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W's Health Plan Misses One Important Element:
Outlawing withholding of taxes

Sam T. Harper

January 2007

FRANKLIN COUNTY, Tn -- George Bush announced during his State of the Union address recently that he proposed to give all workers a deduction of $7500/$15000 (single/married) to help cover the cost of medical insurance premiums. To do this will, of course, require that businesses no longer be able to deduct premiums paid for employees.

No big deal there. Business would add the money it now spends on medical insurance premiums and pay it directly to employees as compensation. That increase would not be subject to federal income or payroll taxes. Thus business would deduct the additional compensation. That amount would be the same amount as the premium deduction. Employees would take the deduction for a medical premium instead.

The outcry from his opponents was classic: if it happens then "Big Business" will abandon medical insurance for its employees. Employees would be at the mercy of their employers. Once again!

Let's peal away the veneer of the complaint by the anti-W crowd and look at what his proposal actually does.

The cost of employees is 35-40% more than the salary paid to each employee.

A former employer of mine annually gave each employee a print out that described his check based compensation (salary and bonus) and the additional costs of all his benefits and concluded with a total compensation number for each employee. Each year it was the talk of the office after receiving the analysis. Most employees were stunned and pleased at how much they "really made."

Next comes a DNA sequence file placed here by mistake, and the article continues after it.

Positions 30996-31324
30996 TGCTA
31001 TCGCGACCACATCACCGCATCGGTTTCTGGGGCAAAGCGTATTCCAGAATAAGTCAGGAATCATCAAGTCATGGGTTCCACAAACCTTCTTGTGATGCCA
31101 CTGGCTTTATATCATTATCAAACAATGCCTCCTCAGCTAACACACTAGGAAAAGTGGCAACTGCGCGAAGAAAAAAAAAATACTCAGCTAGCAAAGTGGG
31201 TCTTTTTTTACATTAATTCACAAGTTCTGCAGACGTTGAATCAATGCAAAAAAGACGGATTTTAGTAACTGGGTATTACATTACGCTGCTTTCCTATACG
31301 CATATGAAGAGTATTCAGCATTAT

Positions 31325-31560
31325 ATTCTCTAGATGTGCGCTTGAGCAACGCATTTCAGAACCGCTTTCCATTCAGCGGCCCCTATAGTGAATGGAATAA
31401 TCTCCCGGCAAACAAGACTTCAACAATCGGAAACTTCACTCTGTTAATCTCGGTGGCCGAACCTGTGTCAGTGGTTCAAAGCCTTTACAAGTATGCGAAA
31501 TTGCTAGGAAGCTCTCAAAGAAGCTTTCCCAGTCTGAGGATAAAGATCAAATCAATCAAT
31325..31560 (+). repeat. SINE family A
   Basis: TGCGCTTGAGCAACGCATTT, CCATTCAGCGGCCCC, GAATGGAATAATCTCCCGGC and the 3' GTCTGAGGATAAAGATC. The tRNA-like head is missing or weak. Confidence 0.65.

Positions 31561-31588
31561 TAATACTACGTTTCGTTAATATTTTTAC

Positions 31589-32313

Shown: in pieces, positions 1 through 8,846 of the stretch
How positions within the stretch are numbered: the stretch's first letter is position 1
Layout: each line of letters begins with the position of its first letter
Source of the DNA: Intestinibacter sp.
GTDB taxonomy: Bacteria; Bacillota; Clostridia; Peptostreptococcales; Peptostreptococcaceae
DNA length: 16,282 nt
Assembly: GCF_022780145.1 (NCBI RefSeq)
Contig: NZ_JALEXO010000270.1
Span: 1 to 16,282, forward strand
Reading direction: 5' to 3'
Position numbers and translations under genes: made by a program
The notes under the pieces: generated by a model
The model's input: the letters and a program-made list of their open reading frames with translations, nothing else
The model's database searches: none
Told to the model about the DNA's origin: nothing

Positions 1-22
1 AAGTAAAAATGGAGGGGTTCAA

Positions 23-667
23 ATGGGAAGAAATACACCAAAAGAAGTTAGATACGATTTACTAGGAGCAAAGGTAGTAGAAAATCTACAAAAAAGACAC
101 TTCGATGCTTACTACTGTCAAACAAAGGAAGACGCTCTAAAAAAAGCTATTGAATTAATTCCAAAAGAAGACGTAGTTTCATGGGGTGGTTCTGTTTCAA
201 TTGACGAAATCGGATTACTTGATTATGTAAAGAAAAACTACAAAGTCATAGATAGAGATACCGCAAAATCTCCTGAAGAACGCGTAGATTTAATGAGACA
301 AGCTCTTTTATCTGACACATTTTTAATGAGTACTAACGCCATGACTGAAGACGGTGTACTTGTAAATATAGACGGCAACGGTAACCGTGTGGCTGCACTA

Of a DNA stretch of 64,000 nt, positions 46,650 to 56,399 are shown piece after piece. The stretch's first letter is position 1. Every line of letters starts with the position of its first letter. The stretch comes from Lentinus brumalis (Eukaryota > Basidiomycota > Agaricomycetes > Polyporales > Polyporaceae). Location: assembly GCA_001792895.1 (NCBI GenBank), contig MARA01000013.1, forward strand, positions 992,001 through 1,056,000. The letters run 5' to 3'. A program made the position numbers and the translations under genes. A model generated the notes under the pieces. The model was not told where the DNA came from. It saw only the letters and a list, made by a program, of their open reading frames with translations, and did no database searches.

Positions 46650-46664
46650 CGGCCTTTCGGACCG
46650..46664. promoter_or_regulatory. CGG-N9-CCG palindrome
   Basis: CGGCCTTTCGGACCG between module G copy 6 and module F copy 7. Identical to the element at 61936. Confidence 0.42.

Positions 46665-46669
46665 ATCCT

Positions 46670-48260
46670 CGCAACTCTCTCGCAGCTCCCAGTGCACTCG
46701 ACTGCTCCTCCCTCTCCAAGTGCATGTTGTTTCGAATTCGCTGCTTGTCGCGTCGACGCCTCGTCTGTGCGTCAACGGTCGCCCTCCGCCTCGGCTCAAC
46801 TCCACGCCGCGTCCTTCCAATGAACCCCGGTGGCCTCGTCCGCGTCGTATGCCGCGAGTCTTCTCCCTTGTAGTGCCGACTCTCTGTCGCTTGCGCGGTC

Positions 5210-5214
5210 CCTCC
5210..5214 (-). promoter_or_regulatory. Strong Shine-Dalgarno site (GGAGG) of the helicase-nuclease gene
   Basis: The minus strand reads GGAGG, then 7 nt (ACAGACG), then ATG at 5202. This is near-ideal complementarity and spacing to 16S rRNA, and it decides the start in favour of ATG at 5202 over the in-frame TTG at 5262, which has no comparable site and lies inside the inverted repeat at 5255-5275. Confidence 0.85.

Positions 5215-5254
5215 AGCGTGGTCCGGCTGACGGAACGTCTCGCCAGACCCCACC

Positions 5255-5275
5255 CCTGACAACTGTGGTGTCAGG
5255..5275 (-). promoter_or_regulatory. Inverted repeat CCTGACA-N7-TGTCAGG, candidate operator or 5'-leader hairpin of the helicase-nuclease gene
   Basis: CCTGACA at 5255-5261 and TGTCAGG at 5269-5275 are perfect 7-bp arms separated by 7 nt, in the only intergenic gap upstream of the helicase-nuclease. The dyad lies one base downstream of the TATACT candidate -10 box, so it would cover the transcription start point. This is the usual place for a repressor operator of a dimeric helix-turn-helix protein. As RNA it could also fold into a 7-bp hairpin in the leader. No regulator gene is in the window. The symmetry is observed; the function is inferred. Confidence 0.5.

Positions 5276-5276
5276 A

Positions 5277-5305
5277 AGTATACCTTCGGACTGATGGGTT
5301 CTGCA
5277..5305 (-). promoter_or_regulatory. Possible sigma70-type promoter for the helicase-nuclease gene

W's proposes to empower workers to make their own medical insurance decisions.

Will employers then "abandon" their employees? Of course not. If an employer treats its employees like garbage, then the employees leave. So business will stay involved in medical insurance by being a "broker" between employees and providers.

I believe that employees, once they have to make their own decision, will demand a broader choice of medical insurance options than they currently receive that will better meet individual needs. If the employer refuses to provide the options, employees will go somewhere else.

The left's real complaint with W's proposal is that it empowers people to make their own medical insurance decisions. When they do make their own decisions, they will demand more choices, the market will respond, and this will only drive real costs down.

Having workers responsible for their own medical insurance is a good first step to making Americans truly empowered. The next step would be to stop withholding of taxes. Make workers write a check to pay taxes the same time they write their check for medical insurance.

That would open their eyes to the real costs of government.